Trading in Fannie Mae options is signaling that investors expect the largest U.S. mortgage lender to be bailed out by the government, market participants said.
The put/call ratio which represents the number of puts, or options contracts protecting against a stock price decline, vs. the number of calls, or options contracts betting on a rally rocketed to 6.42 on Tuesday. The Options Clearing Corp. makes put/call ratio data available with a one-day lag.
Fannie Maes put/call ratio on Tuesday was 4.5 times its recent average of 1.5. There were about 568,000 Fannie Mae put contracts that traded on Tuesday and only 88,400 calls.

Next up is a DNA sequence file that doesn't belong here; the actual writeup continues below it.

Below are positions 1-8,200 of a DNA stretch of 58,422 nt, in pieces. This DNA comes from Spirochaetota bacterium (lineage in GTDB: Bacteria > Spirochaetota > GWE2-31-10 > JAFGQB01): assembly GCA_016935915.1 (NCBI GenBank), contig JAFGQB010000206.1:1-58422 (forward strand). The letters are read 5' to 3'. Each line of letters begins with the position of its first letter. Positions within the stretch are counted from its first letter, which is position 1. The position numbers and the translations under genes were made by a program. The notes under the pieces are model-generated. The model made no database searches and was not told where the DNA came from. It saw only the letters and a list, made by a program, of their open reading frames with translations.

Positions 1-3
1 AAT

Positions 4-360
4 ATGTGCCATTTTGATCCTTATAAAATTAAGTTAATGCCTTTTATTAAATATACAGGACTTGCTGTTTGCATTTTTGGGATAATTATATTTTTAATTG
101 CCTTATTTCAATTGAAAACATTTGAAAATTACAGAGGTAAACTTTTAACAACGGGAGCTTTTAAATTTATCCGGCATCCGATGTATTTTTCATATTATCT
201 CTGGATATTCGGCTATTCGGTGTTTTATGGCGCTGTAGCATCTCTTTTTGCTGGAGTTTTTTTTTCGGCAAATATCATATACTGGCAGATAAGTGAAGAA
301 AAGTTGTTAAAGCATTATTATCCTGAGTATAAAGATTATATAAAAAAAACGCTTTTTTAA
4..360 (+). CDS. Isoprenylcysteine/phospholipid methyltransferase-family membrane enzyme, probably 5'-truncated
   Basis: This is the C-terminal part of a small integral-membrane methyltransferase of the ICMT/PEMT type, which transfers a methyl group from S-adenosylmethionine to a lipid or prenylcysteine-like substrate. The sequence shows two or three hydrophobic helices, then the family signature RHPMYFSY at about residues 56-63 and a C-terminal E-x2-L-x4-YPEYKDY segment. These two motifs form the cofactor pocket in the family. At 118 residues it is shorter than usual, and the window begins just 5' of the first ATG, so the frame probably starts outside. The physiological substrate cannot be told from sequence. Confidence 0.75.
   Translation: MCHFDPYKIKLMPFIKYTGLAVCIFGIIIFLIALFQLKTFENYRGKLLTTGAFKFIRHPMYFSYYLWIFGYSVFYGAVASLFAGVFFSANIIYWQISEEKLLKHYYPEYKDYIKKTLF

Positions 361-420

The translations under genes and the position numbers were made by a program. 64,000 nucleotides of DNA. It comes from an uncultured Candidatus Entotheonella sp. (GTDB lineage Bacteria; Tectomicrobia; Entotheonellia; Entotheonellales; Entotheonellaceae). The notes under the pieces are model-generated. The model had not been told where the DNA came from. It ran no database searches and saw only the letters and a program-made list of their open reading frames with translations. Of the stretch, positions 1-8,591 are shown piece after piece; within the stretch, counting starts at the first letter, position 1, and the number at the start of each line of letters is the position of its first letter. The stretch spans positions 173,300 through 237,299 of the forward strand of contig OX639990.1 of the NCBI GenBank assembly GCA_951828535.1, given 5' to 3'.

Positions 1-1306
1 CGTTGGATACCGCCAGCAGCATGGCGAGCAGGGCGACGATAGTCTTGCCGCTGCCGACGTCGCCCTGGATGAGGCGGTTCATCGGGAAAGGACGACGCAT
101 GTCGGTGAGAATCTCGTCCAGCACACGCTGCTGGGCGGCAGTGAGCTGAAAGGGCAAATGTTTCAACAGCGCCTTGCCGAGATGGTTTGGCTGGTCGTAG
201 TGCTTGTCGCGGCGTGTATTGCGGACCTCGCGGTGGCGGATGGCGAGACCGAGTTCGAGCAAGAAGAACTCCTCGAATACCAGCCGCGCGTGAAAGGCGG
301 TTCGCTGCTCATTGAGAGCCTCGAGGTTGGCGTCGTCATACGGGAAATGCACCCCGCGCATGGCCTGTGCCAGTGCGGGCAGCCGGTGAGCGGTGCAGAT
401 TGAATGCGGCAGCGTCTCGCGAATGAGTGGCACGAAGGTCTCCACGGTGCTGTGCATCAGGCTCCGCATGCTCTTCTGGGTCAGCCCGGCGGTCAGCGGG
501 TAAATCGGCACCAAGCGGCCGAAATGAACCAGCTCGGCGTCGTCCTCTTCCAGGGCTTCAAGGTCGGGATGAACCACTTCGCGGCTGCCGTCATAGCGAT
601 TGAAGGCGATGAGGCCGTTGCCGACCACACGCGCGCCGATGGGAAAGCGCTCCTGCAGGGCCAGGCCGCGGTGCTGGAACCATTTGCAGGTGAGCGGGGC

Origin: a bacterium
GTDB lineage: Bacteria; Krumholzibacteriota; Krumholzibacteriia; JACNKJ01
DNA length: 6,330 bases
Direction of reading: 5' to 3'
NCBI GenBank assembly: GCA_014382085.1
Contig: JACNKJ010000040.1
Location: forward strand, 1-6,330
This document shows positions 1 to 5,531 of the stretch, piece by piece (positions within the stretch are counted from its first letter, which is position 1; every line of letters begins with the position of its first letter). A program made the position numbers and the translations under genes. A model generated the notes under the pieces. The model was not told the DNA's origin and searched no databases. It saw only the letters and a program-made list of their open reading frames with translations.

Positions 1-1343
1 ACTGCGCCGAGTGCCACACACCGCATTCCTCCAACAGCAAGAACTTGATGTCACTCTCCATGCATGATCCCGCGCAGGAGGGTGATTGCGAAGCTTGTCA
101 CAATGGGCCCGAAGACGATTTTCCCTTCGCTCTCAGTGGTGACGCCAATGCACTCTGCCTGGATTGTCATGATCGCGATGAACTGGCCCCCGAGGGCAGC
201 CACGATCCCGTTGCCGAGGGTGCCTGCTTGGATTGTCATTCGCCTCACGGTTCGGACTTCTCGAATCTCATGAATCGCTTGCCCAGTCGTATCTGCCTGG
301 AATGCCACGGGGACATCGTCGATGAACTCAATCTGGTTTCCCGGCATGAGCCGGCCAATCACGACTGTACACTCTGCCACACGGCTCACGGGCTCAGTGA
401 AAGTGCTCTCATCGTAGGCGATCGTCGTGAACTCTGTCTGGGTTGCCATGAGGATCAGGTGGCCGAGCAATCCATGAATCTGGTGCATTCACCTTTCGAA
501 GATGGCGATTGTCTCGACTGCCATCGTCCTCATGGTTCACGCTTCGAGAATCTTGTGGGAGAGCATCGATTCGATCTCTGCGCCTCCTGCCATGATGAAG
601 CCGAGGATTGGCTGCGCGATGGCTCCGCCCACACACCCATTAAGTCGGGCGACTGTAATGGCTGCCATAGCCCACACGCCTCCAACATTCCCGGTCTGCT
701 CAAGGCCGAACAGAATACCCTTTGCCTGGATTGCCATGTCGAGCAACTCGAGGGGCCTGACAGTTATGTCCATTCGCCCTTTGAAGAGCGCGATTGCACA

This seems to be a case where people who had large exposure to Fannie Mae stock bought puts for downside protection some time ago, when the stock price was higher. Yesterday, people were getting out of their long put positions because they are either out of the stock, so there is no need for protection, or because they are willing to assume the downside risk on their stock position now that the price is only $4, said Bud Haslett, director of options analytics at Miller Tabak + Co.
This was consistent with a 15% drop in the spreads on credit default swaps or insurance on Fannie Maes debt, as investors felt the debt will be backed by the government.
Fannie Mae shares closed down 25.79% today at $4.40. The stock has lost 93% from its record high of $70.57 on Aug. 22, 2007.
Todays slide occurred amid talk that the U.S. Treasury will bail out the mortgage lender, which has $120 billion of debt maturing on Sept. 30, and may need a rescue if it cannot roll it over.